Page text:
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July is for George Part one

Friends of the Lincoln Library column
By: By Jane Tahti For The Lincoln News Messenger
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It wasn’t fair but that’s just the way it was.

We all loved Abraham Lincoln but we just  gave a respectful nod to George Washington.

Their two portraits watched over America’s school children. Lincoln was craggy and tall, his face showing the results of grief and responsibility and integrity. Washington’s portrait seemed almost dandified.

Although reading has only enhanced the respect and affection held for Lincoln, reading about the life and responsibilities of Washington has become nothing short of a thrilling revelation.

His contemporaries said that he was “First in war, first in peace and first in the hearts of his countrymen.”

It wasn’t just patriotic rhetoric. It was true. His fellow countrymen knew him as the great American hero that he was.

Washington was the one man who held the 13 colonies together. Because he held us together so securely, he also held our independence in the palm of his hand.

No, not held with a pen; held by the country’s faith in his integrity, his bravery and his stalwart honesty. 

And so, as we near our 239th 4th of July celebration, it’s worth it to take time to learn a little more about the “Father of Our Country.”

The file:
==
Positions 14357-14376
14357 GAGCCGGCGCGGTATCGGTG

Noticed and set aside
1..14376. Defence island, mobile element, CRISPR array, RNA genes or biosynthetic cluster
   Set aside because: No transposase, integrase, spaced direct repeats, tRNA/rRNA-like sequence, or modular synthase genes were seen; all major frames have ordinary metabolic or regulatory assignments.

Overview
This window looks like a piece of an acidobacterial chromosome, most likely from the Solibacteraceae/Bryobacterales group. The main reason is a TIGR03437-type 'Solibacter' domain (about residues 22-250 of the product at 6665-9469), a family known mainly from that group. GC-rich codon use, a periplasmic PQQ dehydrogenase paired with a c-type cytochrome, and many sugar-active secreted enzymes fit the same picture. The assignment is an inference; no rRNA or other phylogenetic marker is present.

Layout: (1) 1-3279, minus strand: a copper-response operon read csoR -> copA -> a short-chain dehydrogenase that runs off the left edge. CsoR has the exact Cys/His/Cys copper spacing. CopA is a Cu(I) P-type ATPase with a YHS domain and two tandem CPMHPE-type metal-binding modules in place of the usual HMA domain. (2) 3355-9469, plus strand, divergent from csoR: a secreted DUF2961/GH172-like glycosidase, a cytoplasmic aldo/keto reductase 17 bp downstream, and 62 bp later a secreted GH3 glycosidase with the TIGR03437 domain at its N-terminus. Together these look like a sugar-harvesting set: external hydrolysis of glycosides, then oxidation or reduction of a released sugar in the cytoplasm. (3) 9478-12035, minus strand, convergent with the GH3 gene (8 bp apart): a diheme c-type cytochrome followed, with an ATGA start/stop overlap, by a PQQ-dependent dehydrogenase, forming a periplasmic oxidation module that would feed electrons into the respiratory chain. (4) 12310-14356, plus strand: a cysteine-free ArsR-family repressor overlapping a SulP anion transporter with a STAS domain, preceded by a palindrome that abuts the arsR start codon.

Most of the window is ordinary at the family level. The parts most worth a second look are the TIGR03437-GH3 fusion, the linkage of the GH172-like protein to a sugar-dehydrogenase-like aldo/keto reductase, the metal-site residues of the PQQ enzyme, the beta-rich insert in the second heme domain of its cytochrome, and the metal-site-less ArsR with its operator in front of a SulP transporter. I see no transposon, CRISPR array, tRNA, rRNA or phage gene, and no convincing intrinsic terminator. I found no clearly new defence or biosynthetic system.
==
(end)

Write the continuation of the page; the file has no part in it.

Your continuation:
Washington may not look like it but he was tall.

Very tall.

He stood head and shoulders above most of his countrymen.

Washington was considered the greatest horseman of his time, and even more interesting, he broke and trained all his own horses. 

He loved dogs. Washington raised and bred hounds. His vast kennel reveals the attention and affection with which he dealt with his hounds.

Their names?

Mopsey, Pilot, Tartar, Jupiter, Trueman, Tipler, Truelove, Juno, Dutchess, Ragman, Countess, Lady, Searcher, Rover, Sweetlips, Vulcan, Singer, Music, Tiyal and Forrester, just to name a few.

As for that frisky bitch, Madam Moose, Washington obtained a new coach dog so that “her amorous fits should therefore be attended to.”

Washington was a graceful dancer and women discreetly lined up in hopes of being taken into his arms for a whirl around the dance floor.

In fact, before returning to Mt. Vernon at the end of the Revolutionary War, he was the guest of honor at a Victory Ball, where he was obliged to dance with every woman in attendance.

“They all wanted a touch of him,” wrote one bystander.

The Victory Ball was held in Annapolis, Md. By this time, Washington had been away from his family and Mt. Vernon for eight years. He had been able to return only once in all those years.

The victory celebration was held on the night of Dec. 23, 1783. After dancing for hours, Washington strode out of the ballroom. He mounted his horse and rode through the night. He rode across Maryland and down the Potomac River into Virginia. He traveled through the late night and the morning hours.

His destination? Mt. Vernon.

After eight years, he rode night and day because he wanted to spend, in his own words, “Christmas dinner at home.”

At the Twelve Bridges Library

Free Mother Goose on the Loose: 10:30 or 11:30 a.m. Thursdays for kids.

Events are sponsored by Friends of the Lincoln Library. Wheelchairs and handicapped access are available. The Twelve Bridges Library is at 485 Twelve Bridges Drive in Lincoln.

This column is part of a Friends of the Lincoln Library series. To reach the nonprofit Friends, write to Box 1177, Lincoln CA 95648, contact 434-2404 or friendsofthelincolnlibrary.com. Jane Tahti is the Friends of the Lincoln Library